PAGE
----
Online shopping brands have been some of the most successful businesses to have capitalized on the increasing digitization of the global economy over the last few decades.
One of the best known of these is eBay Inc. (EBAY), the San Jose-based American e-commerce giant that has seen its share price nearly triple since the beginning of the coronavirus crisis in March 2020.
However, despite the company’s excellent performance the last 18 months, the stock has only appreciated ~140% over the previous five-year period.
While EBAY is somewhat differentiated from the vast majority of online retail platforms – it focuses on facilitating user-to-user transactions as opposed to merchant-to-user ones – some industry watchers have cast doubts about whether the business model can keep up with the growth rates that its rivals Amazon (AMZN) and Alibaba (BABA) have enjoyed of late.
There’s also a lingering worry that if the pandemic tailwinds that boosted EBAY’s Q1 revenues in May up to the $3 billion mark should recede, would the business have the ability to maintain that momentum in the future.
But eBay (EBAY) is a past master at monetizing the user base that it does have; and, at its current market price, the stock looks cheap with a bullish valuation to boot.
EBAY: Repairing Its Cash Flow
EBAY has been in the process of divesting some of its less-important businesses the last couple of years.
In 2020, the company sold StubHub for $4.05 billion, and immediately repurchased its own shares to more or less match the proceeds it took from that deal.
Another non-core enterprise to be offloaded was eBay’s classifieds business, which it sold to the Norwegian outfit Adevinta, a specialist in online global classified ads.
This sale netted $2.5 billion in cash, and allowed EBAY to retain a 44% equity stake in the company, worth around $9.2 billion.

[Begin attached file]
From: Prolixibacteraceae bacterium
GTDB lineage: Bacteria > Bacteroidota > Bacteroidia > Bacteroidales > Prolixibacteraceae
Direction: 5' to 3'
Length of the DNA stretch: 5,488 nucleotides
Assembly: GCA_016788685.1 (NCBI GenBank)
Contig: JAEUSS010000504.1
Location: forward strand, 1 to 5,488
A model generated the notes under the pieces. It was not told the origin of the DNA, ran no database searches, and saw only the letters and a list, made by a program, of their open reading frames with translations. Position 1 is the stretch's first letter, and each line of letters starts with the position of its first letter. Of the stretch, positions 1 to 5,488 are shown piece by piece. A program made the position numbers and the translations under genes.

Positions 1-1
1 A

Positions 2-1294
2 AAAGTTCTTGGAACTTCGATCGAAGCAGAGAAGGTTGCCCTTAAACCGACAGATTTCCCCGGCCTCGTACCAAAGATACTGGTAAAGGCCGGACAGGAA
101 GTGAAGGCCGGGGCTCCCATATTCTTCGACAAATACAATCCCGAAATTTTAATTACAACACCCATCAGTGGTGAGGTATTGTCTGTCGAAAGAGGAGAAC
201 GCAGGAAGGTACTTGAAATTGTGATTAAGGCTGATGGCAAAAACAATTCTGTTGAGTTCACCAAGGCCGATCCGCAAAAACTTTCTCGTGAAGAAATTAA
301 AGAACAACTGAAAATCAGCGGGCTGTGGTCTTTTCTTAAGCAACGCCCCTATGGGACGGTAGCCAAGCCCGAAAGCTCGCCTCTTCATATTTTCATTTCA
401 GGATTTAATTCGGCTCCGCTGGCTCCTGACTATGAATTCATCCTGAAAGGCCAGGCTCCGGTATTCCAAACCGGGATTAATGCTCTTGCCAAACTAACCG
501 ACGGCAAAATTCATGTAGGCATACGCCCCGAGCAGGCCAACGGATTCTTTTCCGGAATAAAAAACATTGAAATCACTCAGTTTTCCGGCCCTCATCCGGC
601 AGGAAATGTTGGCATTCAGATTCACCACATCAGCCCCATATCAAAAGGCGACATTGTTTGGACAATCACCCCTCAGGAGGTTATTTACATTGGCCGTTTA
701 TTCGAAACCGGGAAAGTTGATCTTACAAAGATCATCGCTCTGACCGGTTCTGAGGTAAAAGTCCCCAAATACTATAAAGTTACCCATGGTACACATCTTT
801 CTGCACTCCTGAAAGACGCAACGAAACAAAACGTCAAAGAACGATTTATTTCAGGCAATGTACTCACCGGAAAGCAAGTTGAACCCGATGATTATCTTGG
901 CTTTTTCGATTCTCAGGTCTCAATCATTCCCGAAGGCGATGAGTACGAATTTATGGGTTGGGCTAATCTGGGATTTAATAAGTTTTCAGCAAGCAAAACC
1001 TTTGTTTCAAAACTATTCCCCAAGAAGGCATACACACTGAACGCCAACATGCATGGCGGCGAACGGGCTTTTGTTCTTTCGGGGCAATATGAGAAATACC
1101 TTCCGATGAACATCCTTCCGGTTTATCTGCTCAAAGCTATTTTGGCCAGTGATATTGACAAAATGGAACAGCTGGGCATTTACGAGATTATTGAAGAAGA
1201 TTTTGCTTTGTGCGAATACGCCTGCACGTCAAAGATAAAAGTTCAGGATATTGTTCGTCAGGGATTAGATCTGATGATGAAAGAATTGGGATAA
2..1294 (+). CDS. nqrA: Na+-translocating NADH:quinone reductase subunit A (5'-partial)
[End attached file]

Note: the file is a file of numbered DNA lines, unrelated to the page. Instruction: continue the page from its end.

It doesn’t stop there, however. In June this year, eBay announced it would also sell off an 80% stake in its Korean business to South Korea’s largest retailer, e-mart, for a total of roughly $3 billion.
In addition, eBay also has the right to purchase up to 5% of Dutch payment platform company Adyen through the exercise of a number of warrants that it holds. The warrant is already worth $1 billion, rising $700 million from the time the company acquired it in 2018.
So, what does all this free cash suddenly floating around mean for the company?
Well, from comments made by Jamie Iannone, Chief Executive Officer of eBay, it’s likely that the “optionality” the cash provides the business will be used to create “significant value…for our shareholders”.
This will almost certainly mean share buybacks and possibly an increase in the dividend payout, both of which will benefit investors. EBAY already did this with the StubHub money, so it’s a sure bet it’ll happen again.
After returning to eBay in April 2020 and taking on the mantle of CEO, Jamie Iannone quickly began streamlining the user experience on the auction site’s platform.
Among the changes that Iannone implemented were the introduction of a digital wallet-like payments function, QR coding for quicker and easier pickups, image-based listings and an improved search tool.